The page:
Six Hurt in Latest Orange Line Crash
Six people suffered minor injuries Wednesday when a sport utility vehicle running a red light crashed into the side of an Orange Line bus, authorities said.
The 11 a.m. collision at an intersection in the Lake Balboa neighborhood was the sixth in six weeks along the new 14-mile Orange Line busway.
The spate of crashes has transportation officials rethinking some of the east-west busway’s 36 San Fernando Valley intersections -- adding some safety measures while removing others that don’t seem to help.
On Wednesday, the Los Angeles County Metropolitan Transportation Authority asked the city for help in installing red-light cameras at 12 busway crossings. The MTA also plans to equip buses with special cameras to record sudden braking or speed changes to help them identify problems. City engineers are reducing the number of traffic signals at six intersections to lessen driver confusion.
“We’re taking out the second set of lights for northbound motorists,” said Sean Skehan, a senior transportation engineer for the Los Angeles Department of Transportation. “We really felt those lights were not that effective. They’re being replaced with flashing bus-crossing signs.”
MTA officials say Metro Orange Line buses aren’t more accident-prone than buses elsewhere. Since the Orange Line opened Oct. 29, its buses have traveled about 160,000 miles, and Metro buses typically are involved in about 3.5 accidents every 100,000 miles, they said.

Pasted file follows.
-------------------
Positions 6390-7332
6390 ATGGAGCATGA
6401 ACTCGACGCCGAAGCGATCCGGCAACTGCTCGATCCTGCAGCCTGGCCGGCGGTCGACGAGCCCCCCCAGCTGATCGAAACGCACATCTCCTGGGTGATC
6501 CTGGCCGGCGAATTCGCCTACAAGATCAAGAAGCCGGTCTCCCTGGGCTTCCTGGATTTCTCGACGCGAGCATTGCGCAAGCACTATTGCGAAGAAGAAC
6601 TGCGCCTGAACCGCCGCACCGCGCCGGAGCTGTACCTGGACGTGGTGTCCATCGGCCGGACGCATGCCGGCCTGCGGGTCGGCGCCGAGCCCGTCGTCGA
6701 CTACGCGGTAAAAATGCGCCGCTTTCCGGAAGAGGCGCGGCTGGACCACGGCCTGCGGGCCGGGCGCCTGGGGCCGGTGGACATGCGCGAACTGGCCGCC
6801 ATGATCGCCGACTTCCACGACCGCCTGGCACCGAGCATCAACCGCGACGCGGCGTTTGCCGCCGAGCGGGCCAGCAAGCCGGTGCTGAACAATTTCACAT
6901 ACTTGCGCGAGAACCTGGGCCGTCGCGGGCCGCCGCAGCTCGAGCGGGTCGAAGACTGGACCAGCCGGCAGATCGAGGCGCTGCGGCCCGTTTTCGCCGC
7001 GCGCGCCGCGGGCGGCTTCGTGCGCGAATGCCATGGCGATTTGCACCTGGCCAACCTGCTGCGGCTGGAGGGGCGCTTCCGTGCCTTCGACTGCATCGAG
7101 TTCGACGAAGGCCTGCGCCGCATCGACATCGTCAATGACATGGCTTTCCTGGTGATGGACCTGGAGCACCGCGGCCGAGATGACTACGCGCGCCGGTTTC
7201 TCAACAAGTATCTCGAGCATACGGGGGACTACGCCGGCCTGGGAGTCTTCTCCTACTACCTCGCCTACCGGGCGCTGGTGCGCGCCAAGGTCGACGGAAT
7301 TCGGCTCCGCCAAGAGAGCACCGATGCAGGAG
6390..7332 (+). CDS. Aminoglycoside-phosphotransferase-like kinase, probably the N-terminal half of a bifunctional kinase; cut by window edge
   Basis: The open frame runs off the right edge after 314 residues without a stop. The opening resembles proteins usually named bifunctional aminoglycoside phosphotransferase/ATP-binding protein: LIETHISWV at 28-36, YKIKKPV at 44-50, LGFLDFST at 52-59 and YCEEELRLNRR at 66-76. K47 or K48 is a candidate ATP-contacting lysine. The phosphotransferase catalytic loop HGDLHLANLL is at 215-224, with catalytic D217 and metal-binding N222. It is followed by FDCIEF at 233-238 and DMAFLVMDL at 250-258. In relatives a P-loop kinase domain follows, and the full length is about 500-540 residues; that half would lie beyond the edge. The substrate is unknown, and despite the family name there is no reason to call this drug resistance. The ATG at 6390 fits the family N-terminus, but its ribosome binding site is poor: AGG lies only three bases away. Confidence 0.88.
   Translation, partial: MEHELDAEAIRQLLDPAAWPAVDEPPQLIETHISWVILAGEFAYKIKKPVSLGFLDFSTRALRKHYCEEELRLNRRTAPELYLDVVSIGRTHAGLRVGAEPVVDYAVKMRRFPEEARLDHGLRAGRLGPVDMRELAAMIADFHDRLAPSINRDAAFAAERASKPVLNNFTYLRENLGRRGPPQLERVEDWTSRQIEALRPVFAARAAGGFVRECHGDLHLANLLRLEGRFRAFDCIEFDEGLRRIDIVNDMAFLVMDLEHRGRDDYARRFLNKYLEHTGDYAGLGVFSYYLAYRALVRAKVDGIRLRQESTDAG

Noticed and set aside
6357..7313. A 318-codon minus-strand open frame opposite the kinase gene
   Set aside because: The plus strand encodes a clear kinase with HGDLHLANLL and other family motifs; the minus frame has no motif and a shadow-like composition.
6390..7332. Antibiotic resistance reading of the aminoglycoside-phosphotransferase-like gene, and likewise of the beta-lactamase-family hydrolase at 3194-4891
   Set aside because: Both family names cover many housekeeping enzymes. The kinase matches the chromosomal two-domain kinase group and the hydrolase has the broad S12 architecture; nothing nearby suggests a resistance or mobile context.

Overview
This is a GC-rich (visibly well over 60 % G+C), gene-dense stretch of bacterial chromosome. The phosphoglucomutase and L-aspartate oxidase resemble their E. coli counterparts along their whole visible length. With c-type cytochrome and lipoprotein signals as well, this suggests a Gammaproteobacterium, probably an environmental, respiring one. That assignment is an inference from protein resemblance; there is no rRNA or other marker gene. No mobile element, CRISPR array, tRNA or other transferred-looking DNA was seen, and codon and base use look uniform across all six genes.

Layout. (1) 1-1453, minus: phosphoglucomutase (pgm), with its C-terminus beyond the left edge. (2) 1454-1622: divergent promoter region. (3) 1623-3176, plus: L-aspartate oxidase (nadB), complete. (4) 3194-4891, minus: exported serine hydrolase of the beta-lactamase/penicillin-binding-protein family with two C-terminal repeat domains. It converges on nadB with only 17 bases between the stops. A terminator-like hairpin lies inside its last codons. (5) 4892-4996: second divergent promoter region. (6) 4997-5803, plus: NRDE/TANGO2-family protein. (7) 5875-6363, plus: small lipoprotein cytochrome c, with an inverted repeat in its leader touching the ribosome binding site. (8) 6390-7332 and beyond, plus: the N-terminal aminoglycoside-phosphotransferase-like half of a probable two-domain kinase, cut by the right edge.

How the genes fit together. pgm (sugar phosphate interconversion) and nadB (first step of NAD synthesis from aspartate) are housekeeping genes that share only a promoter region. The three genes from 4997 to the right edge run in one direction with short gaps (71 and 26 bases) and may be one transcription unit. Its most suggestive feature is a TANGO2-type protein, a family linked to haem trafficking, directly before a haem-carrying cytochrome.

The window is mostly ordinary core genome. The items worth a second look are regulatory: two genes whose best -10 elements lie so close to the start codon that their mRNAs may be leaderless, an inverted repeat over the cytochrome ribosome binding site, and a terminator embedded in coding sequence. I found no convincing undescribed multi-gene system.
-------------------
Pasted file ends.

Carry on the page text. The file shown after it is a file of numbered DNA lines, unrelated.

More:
The driver of the Chevrolet Suburban in Wednesday’s crash told police that her brakes failed. Police investigators impounded the SUV to verify that contention, said Lt. John Baylis of the Los Angeles County Sheriff’s Department, which patrols the Orange Line for the MTA.
The bus driver and one bus rider were taken to hospitals after they complained of neck pain. Four other riders told authorities they were injured, but declined medical help at the scene.
After the Orange Line’s most serious accident sent 14 people to hospitals on Nov. 2 -- mostly for minor injuries -- the MTA slowed buses to 10 mph through intersections. They also began equipping buses with strobe lights to make them more visible. City traffic engineers added some signs at intersections and lowered others to make them easier for motorists to see.
Some motorists say the proliferation of lights and signs has made the intersections even more confusing. The busway’s route, between North Hollywood and Woodland Hills, was built over an old railway that intersects a few streets at odd angles. Some busway crossings also are right next to regular street intersections, so motorists encounter more than one traffic light.
The stories shaping California
Get up to speed with our Essential California newsletter, sent six days a week.
You may occasionally receive promotional content from the Los Angeles Times.